It would not do for his family to think that he'd been up to something unsavory. He slowed his pace and continued the trek home.


Damian unlocked the door and walked in to the the smell of fresh baked bread. His mother poked her head out from the kitchen. He leaned down and gave her a peck on the cheek.

Eva Mathiessen, a short and slender woman with short curly red hair, had been a town beauty in her youth. Damian had inherited her green eyes and dimpled smile, and often had to avoid the village girls who thought that he was pretty. His sister Margrethe complained about how unlucky she was to get Dad's brown eyes instead. Damian would gladly exchange eyes with her if it kept from being followed by the village girls who thought that he was pretty. Margrethe was older than him by only two years, as he often reminded her when she tried to boss him around.

"Did everything go well?" his mother asked, stirring the pot on the stove.

"Yeah."

Eva glanced up at her son with a scrutiny that only a mother would give. "Then why are you sweating? Did something happen?"

Damn, she noticed. Damian swiped his hand across his forehead. "I was eager to get home," flashing her a charming smile. "I'm starving, and I didn't want to miss the first hot bowl of your delicious stew."

His mother scoffed. "Oh stop. If you don't want to tell me…"

"Ma, nothing happened," he insisted.

She narrowed her eyes at him, then smiled. "Call everyone for dinner. And go wash up - you stink."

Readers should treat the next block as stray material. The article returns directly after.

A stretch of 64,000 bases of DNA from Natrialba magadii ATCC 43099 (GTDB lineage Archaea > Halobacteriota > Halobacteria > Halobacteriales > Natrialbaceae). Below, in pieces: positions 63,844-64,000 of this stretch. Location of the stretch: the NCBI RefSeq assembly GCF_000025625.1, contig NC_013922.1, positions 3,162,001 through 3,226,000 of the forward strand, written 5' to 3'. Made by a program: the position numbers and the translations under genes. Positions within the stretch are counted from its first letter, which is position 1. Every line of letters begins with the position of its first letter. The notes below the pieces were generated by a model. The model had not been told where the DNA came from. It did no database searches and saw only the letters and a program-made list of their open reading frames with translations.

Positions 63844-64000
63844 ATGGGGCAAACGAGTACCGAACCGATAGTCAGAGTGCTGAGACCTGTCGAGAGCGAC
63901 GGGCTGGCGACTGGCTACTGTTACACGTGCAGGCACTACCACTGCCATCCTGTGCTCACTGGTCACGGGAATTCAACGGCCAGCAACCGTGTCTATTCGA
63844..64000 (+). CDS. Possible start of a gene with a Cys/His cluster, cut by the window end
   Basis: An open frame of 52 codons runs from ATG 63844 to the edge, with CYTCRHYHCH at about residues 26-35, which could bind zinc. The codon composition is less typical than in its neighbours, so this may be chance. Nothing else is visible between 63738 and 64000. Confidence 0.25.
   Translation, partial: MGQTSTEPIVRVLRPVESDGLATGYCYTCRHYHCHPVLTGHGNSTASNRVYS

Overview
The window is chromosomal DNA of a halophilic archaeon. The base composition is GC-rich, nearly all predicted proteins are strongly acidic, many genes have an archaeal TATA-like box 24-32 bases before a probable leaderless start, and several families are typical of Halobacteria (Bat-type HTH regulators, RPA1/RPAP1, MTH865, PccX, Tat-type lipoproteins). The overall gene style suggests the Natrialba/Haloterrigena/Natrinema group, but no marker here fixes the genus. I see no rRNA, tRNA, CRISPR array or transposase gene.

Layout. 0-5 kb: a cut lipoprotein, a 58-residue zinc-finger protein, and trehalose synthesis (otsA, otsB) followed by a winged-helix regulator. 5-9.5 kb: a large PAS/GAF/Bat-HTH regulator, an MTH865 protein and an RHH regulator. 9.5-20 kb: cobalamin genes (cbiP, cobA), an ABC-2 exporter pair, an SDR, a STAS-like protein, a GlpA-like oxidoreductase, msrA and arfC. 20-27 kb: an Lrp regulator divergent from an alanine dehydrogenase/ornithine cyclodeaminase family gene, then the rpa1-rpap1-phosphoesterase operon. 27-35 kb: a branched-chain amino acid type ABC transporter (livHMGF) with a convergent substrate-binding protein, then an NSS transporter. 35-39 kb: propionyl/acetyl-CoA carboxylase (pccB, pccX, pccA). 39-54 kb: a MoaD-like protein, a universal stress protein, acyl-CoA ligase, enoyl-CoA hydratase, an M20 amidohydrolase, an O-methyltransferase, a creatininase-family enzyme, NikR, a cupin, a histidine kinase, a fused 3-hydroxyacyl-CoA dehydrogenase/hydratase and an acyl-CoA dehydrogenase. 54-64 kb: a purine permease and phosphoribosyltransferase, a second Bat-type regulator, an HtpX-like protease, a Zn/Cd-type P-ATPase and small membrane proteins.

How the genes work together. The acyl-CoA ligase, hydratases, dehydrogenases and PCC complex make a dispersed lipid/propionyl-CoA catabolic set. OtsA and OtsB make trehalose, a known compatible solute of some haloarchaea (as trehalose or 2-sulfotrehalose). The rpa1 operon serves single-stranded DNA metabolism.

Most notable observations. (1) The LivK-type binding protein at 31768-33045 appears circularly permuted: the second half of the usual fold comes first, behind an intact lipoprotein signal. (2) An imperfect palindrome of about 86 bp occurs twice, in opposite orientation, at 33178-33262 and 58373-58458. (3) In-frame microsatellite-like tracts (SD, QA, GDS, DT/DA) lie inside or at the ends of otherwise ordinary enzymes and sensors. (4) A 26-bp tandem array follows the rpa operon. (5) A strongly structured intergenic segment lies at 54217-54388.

"Pass the rolls."

Erik shoved a huge amount of stew into his mouth.

"Pass the rolls, PLEASE," his mother admonished.

"Please." Erik rolled his eyes and continued eating.

His younger brother Erik did what was required of him, but his interests were elsewhere. Life on agricultural Bespia could be difficult, and Erik didn't like getting his hands dirty. If he passed the coder skills qualification exam, he could escape off-planet to study. Ma wasn't thrilled with the idea; so many of the young village men transferred to job posts elsewere in Irra system, and rarely returned to Bespia.

"So, the search continues for Sylvan?" Damian's father asked calmly.

"Yeah." Damian chewed slowly, aware of his mother's worried eyes upon him. In her job as the village's systems operator, Eva knew went on in Bespia and beyond, from the north and south poles of Catun to all the other planets in the Irra system. And although he tried to shield her from his activities, she knew her son all too well. He was, after all, the child who was the most like her.

Damian's father Ethran, a tall, sturdily built man with a thick head of sandy hair and warm, welcoming brown eyes, loved working with his hands, carrying on in the woodsmith profession of his father and grandfather when they arrived on Bespia from Urth. Ethran was content with his life, and steered away from the troubles that ailed their small village.

He was content to know that his oldest son loved the work that they did together. In his mind, Damian had no interest in any place other than their little hamlet.If only he knew what was really going through his son's mind.